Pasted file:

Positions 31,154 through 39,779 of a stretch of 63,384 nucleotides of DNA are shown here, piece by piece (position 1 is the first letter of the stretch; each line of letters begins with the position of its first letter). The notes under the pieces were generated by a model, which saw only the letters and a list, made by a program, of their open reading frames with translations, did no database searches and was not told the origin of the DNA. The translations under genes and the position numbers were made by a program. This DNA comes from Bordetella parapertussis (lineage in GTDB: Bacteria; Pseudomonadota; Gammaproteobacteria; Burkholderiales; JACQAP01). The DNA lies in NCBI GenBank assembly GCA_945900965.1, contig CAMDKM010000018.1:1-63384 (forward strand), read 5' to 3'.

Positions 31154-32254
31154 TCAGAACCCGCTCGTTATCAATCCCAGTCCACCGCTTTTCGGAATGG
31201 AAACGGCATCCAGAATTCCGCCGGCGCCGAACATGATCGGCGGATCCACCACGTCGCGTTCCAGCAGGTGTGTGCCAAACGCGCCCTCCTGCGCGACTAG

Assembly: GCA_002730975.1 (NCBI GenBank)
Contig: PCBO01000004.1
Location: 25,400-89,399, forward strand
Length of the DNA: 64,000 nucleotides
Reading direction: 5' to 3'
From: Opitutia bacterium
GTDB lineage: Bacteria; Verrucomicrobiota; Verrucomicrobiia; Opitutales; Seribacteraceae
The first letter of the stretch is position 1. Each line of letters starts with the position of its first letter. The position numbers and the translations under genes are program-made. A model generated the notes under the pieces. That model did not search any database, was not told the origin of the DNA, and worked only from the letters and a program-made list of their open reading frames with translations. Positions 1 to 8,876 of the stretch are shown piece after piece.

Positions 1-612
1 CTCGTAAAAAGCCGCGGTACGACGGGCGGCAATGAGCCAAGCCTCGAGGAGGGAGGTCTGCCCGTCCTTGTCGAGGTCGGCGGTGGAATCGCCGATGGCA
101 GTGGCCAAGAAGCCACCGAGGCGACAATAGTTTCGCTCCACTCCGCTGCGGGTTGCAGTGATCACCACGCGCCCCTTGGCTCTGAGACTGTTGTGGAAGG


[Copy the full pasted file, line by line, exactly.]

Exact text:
Positions 31,154 through 39,779 of a stretch of 63,384 nucleotides of DNA are shown here, piece by piece (position 1 is the first letter of the stretch; each line of letters begins with the position of its first letter). The notes under the pieces were generated by a model, which saw only the letters and a list, made by a program, of their open reading frames with translations, did no database searches and was not told the origin of the DNA. The translations under genes and the position numbers were made by a program. This DNA comes from Bordetella parapertussis (lineage in GTDB: Bacteria; Pseudomonadota; Gammaproteobacteria; Burkholderiales; JACQAP01). The DNA lies in NCBI GenBank assembly GCA_945900965.1, contig CAMDKM010000018.1:1-63384 (forward strand), read 5' to 3'.

Positions 31154-32254
31154 TCAGAACCCGCTCGTTATCAATCCCAGTCCACCGCTTTTCGGAATGG
31201 AAACGGCATCCAGAATTCCGCCGGCGCCGAACATGATCGGCGGATCCACCACGTCGCGTTCCAGCAGGTGTGTGCCAAACGCGCCCTCCTGCGCGACTAG

Assembly: GCA_002730975.1 (NCBI GenBank)
Contig: PCBO01000004.1
Location: 25,400-89,399, forward strand
Length of the DNA: 64,000 nucleotides
Reading direction: 5' to 3'
From: Opitutia bacterium
GTDB lineage: Bacteria; Verrucomicrobiota; Verrucomicrobiia; Opitutales; Seribacteraceae
The first letter of the stretch is position 1. Each line of letters starts with the position of its first letter. The position numbers and the translations under genes are program-made. A model generated the notes under the pieces. That model did not search any database, was not told the origin of the DNA, and worked only from the letters and a program-made list of their open reading frames with translations. Positions 1 to 8,876 of the stretch are shown piece after piece.

Positions 1-612
1 CTCGTAAAAAGCCGCGGTACGACGGGCGGCAATGAGCCAAGCCTCGAGGAGGGAGGTCTGCCCGTCCTTGTCGAGGTCGGCGGTGGAATCGCCGATGGCA
101 GTGGCCAAGAAGCCACCGAGGCGACAATAGTTTCGCTCCACTCCGCTGCGGGTTGCAGTGATCACCACGCGCCCCTTGGCTCTGAGACTGTTGTGGAAGG